Young Doctors in Love Bring Earth Day to Sneaky Dee’s

Published On April 25, 2010 | By admin | Live

On Thursday night I made my way into College Street’s infamous grimy bar and rock club Sneaky Dee’s. I headed up the stairs, beer in hand, ready for the usual debauchery. But by the time local Toronto act Young Doctors in Love hit the small stage shortly after eleven we had no idea what we were in for.

Lesley McRae

I had discovered Young Doctors in Love a few days prior and had been listening to the tracks off their recent debut EP “5 Golden Greats” on Myspace. This really led me to expect a pretty rambunctious show. However, to my surprise, the band began their set sitting down. From my experience in the rock world this could only mean one thing: an acoustic set! In honor of Earth Day, the band promised to play mostly acoustic and even attempt to play a few songs entirely unplugged. In the loud boisterous confines of Sneaky Dee’s this seemed to be an all but impossible feat although an admirable one none the less.

When the band kicked in they provided the crowd with some bittersweet melodies harkening back to the sounds of Kim Deal of The Breeders. Lesley McRae on guitar and Jen Short on keys sang in almost perfect harmony throughout the show while the rhythm section plowed along in traditional pop fashion. A fun note is how Chris Hudson played a Rubbermaid storage tub as part of his drum kit.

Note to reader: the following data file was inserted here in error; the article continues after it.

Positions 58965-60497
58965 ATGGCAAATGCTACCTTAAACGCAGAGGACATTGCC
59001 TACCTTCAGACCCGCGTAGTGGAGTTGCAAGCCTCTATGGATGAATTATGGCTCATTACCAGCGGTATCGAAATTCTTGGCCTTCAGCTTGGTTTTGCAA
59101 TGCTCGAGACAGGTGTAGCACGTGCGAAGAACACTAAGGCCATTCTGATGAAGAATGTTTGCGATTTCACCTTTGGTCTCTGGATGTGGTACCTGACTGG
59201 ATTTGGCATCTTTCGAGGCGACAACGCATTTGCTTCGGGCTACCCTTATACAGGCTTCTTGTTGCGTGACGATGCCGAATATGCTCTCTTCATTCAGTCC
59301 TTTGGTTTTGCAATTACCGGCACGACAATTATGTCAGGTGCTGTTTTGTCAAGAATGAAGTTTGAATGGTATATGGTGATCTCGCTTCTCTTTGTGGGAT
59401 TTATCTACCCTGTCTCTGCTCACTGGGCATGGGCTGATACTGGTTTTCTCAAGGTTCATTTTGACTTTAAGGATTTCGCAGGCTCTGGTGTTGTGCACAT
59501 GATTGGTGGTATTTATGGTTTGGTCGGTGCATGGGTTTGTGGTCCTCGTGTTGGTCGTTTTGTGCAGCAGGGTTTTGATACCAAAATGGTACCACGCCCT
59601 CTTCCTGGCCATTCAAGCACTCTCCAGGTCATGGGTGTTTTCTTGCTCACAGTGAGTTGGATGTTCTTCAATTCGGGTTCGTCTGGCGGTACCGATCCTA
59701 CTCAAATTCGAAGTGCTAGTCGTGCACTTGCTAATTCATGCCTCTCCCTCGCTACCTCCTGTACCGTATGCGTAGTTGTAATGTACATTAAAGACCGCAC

Young Doctors in Love play completely unplugged

When the time came for the band to play their no amp, entirely Earth friendly unplugged set I was really unsure if it would work at all. Even as the revelers in the back of the bar grew louder and more raucous, the audience crowded in closer. Despite this, the guys trudged along through it with some great tunes like “Eloise and Her Sister Marta”, an obvious highlight by far. The music seemed so utterly optimistic and bright, full of energy and good vibes, which stood in complete contrast to the dingy surroundings and made for an unforgettable experience.

One of the most unique things about Sneaky Dee’s upstairs level (as opposed to almost every other music venue in the city) is its wraparound window. Throughout the show I couldn’t help but continually glance outside to see what was going on, watching the streetcars go by and people walking up and down the street. As I continued to do this I found the music start to make more and more sense to me, with its simple repetitive melodies and optimistic chorus lines. It’s not the music of dingy bars but more so it seemed to capture the beat of the city and its energy. This is the music of our most simple desires expressed with an almost childlike innocence. This band really gets it.


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